Microfibre is considered superior to standard fibres for many cleaning applications because it has more surface area, and the smaller fibres can get into cracks and crevices too small for other materials. Also, the split fibres add cleaning power. The spaces between the splits collect dirt and dust rather than just pushing it around. The microfibre cloths can then be rinsed or washed to remove the embedded particles and reused several hundreds of times.  The expected lifetime (usability before replacement) of the cloths are worked out in a laboratory testing facility using a standard washing machine. The reason being that the cloth will not normally get that amount of agitation in normal use, so if the manufacture claims that it is a 600 machine wash product then what they really mean is that in the average household it will last you around 3 years before you need to replace it. Impressed, yes?

Now that I have blinded you with all the facts you can see that this technology, which incidentally has been around since 1950’s, is based on science, good down to earth science that we can all understand. It is a proven technology that will do exactly as it claims.  In doing so it will save you buying all those nasty chemicals that do not work that well plus financially it will save the average household $275-$450 per year in cleaning chemical costs.

Once you take all that into account, you will realise that cleaning with chemical free microfibre cloths makes sense not just to you but to our planet also. Reducing your cleaning chemical footprint by 90% or more.

So Why Aren’t Microfibre Cloths Commonly Used?

Most cleaning chemical products are manufactured to be quickly replaced, so it would not be in the interest for any major manufacture to take the microfibre products on board as resale would not be viable over the long term. Profit margins would slump and the company would find it difficult to survive if all they sold were microfibres. So microfibre remains in the speciality area and that alone slows down the education of the general public, of which the chemical cleaning companies are very grateful for.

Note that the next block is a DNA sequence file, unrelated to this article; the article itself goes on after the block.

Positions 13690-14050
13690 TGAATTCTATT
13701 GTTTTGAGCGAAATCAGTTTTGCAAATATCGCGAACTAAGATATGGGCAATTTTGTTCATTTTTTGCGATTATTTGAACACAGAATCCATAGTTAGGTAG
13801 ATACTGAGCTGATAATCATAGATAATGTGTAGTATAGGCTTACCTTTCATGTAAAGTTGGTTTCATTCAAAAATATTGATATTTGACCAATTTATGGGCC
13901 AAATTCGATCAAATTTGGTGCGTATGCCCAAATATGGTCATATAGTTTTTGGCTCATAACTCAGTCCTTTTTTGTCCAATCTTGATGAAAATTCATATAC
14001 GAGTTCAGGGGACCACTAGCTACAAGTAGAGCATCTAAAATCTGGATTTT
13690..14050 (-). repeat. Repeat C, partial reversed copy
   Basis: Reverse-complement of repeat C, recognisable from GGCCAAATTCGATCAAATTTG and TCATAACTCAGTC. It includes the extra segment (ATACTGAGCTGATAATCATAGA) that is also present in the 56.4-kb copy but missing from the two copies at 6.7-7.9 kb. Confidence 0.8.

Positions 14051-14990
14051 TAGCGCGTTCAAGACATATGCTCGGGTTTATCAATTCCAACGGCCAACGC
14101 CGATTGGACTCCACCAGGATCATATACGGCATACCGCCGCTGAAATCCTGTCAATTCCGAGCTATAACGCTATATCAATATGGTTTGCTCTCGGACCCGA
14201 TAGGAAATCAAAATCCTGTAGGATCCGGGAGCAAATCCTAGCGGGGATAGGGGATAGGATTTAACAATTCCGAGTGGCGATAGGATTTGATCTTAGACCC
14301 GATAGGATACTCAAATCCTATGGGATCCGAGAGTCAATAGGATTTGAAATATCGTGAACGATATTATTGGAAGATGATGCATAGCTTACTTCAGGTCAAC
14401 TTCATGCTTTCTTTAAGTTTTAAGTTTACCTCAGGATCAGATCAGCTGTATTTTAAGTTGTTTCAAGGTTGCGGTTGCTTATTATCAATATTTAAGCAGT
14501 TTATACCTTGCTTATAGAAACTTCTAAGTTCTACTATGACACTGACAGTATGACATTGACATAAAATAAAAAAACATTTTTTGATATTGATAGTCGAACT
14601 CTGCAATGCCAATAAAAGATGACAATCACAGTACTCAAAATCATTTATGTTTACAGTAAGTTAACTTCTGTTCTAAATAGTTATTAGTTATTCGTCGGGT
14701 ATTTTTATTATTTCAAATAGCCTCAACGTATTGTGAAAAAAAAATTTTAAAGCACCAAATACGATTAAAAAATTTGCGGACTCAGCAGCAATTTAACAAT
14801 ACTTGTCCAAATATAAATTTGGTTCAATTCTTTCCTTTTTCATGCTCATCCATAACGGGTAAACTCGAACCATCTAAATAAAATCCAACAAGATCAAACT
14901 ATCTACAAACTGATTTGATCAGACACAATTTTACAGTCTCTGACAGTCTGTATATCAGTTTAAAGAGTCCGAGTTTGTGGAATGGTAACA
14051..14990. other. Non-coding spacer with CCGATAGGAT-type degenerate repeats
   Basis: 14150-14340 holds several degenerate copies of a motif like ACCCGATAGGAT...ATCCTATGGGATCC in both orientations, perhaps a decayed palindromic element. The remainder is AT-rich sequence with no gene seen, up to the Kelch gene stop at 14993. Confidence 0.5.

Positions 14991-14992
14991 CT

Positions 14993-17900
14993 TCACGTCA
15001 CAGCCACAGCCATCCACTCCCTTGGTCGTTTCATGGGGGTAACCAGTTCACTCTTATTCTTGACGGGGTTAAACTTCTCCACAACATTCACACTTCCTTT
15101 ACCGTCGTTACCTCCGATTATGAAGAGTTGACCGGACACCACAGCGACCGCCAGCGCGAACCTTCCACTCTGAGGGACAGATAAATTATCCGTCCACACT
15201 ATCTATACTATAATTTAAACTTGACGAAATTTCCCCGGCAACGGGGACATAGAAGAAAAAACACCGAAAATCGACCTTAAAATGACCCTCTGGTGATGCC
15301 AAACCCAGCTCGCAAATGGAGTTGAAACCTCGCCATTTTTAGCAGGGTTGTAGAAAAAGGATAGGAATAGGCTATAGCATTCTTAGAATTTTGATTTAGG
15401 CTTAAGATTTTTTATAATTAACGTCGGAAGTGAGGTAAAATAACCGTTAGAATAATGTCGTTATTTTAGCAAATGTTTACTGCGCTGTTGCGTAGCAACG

Fortunately with the internet and social media more facts are getting out and more and more people are turning to these products as an alternative. 17 years ago you heard nothing about them and yet they were invented way back in the 1950’s. Now you type in microfibre cleaning cloths in Google and you will find thousands of suppliers.

How do you get started?

You will only need a couple of multi-purpose cloths and a couple of fine finish glass cleaning cloths to get started.

Microfibre cloths have a myriad of uses, that is why they are so useful. A typical 600 machine wash cloth (good quality, long lasting) should only set you back a maximum of $10 – $15 each.

We are setting up an on line store soon where you can order these high quality products direct. The cheaper ones I referred to earlier in the text will do the job well enough, but they are not long lasting and around 40% less efficient. I use them myself for garden, workshop and painting or anywhere I know I will have to dispose of them immediately after use.

Just Think 

If every household in Australia and commercial cleaning business used just two microfibres each day instead of chemicals, at least three major chemical manufacturers would be out of business.  Not to mention that Australia would have just saved around two stadiums full of plastic chemical containers that no longer have to go in landfill.

So what will you choose now – Chemical Cleaning or Chemical Free Cleaning?

 Microfibre kitchen clothMicrofibre Mop

Happy Chemical Free Cleaning from the Cleaning Guru team!

BLOGGER: Paul Mitchell, Owner/Operator of Alpine Carpet & Tile Cleaning, Perth. 

Alpine Carpet & Tile Cleaning